11 November 2019
Moving into your first apartment or house in Malta is a big shift; there are always a huge amount of little things that you won’t get told and can be a pain to learn as you go. Because of that, we’ve put together a little list of some of the most important things to know when you’re moving in.
Know Your Dates
Are you one of those people (like us) who relies on Facebook to tell you every important date in your life? Well, when you move here you are going to get a lot of dates thrown at you and it’s the small things that’ll catch you out. Get a list of garbage collection days from your local council first off; every locality has a different schedule for recycling and general trash and it’s easy to lose track. Better yet, try out the awesome BIN IT app for a big helping hand! It’s also worth keeping note of the other services, like any days the gas canister truck comes around, and a list of all the public holidays through the year. Nothing worse than being stuck without supplies when all the shops are closed!
Plan Your Layout
If you grew up in the west or north of Europe, odds are you’re used to houses with fairly standard, probably square layouts. Houses in Malta, on the other hand, are often designed in more creative ways to make the most of the space available. Wi-fi and internet are often the worst victims of layout, especially with the heavy Maltese wall design which can block signals. When you’re getting your internet installed, try and get it as central as possible to your most commonly used rooms. If you can’t, wi-fi boosters or else something more movable like our Plug’N’GO device will help keep your connection strong everywhere. Things like the placement of TVs and, if needed, AC units should be mapped out too; we’d recommend getting a local expert to give some advice on this.
Speaking of internet, no doubt the first thing you’ll want to do is get your internet and phones up and running. Many properties don’t come with pre-installed internet lines, so you’ll have a couple of options about what to do. If you plan to stay permanently, or at least a few years, getting an internet line is pretty quick. Installation is usually done within a week or sooner, either with an installation fee or for free in the case of Home Packs. The installation process itself is usually a quick thing although certain buildings can be trickier for various reasons. If you’re not planning on a long stay, something like the Plug’N’GO could be more useful, as it has a monthly plan that doesn’t need a long contract as well as a much faster setup time.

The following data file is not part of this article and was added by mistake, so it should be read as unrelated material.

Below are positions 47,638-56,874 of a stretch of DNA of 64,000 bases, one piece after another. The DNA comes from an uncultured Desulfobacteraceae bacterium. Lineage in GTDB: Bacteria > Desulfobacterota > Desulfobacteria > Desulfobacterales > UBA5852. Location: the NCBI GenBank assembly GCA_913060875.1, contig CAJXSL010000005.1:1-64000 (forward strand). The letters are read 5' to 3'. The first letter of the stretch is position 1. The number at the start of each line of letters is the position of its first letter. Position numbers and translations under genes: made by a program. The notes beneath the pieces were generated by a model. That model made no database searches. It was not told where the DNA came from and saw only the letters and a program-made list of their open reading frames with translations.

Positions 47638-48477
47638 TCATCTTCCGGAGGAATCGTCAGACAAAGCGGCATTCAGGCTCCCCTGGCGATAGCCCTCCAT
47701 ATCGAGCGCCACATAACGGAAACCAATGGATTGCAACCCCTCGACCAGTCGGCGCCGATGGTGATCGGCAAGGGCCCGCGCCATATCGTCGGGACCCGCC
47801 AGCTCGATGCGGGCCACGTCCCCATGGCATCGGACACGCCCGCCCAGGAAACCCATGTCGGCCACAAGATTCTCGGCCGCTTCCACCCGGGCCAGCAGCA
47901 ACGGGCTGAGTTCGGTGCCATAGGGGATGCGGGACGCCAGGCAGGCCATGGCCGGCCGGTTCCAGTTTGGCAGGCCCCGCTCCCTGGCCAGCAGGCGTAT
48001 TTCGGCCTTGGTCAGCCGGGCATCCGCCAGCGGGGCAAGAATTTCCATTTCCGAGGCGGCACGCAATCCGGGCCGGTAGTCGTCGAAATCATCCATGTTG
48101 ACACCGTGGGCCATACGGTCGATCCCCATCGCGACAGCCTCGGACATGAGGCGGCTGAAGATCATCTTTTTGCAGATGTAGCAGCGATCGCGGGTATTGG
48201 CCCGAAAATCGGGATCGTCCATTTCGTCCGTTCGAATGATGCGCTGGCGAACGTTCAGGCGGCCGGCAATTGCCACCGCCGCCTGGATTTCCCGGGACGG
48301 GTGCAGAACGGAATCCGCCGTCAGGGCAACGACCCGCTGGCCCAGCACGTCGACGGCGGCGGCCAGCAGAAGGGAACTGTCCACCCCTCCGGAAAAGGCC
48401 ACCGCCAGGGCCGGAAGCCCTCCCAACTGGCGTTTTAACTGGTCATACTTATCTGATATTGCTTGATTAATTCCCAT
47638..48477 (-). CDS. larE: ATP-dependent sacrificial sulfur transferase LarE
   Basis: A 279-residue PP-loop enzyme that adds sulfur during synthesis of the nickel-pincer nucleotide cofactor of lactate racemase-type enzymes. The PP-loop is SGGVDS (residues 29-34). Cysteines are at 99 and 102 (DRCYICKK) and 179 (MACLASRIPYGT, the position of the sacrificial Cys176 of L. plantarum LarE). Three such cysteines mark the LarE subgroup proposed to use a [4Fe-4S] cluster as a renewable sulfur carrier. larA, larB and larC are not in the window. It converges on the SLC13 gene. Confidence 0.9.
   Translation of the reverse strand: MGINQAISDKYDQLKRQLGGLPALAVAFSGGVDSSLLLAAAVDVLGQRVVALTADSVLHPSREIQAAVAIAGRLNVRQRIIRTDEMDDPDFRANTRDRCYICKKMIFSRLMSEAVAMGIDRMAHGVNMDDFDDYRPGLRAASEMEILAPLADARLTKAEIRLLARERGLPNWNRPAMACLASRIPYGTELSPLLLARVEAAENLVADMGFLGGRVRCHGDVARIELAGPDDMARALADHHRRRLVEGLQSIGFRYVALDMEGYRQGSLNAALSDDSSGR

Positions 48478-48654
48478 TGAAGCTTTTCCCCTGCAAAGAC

It’s natural for anyone moving to Malta to expect high temperatures all-year-round, especially as the official stats say that winter almost never goes below 0 degrees. What most won’t tell you is that, thanks to the humidity here and the house designs themselves, winters can feel far worse than you expect. Single-pane windows, no carpeting and zero installed heating systems in the majority of properties means that you’ll be feeling a serious chill if you’re not prepared. In older structures, dehumidifiers can be a big help, as well as some heavy curtains over the windows and extra thick sheets. Most ACs can also work as heaters if you happen to have one, and make sure to keep some warm clothes on; the cold gets inside you fast and causes all kinds of problems.
Meet The Neighbours
This may sound a little odd, but something that foreign residents in Malta often have trouble with is blending in with that incredible Maltese community spirit. Never underestimate what your neighbours are willing to do to help out if you’re having a crisis. It can range from helping with car troubles – something that you can almost always find an enthusiastic volunteer for – to finding lost pets or a thousand other things. As long as you’re grateful and willing to give back, you’ll find incredibly supportive communities all over the country.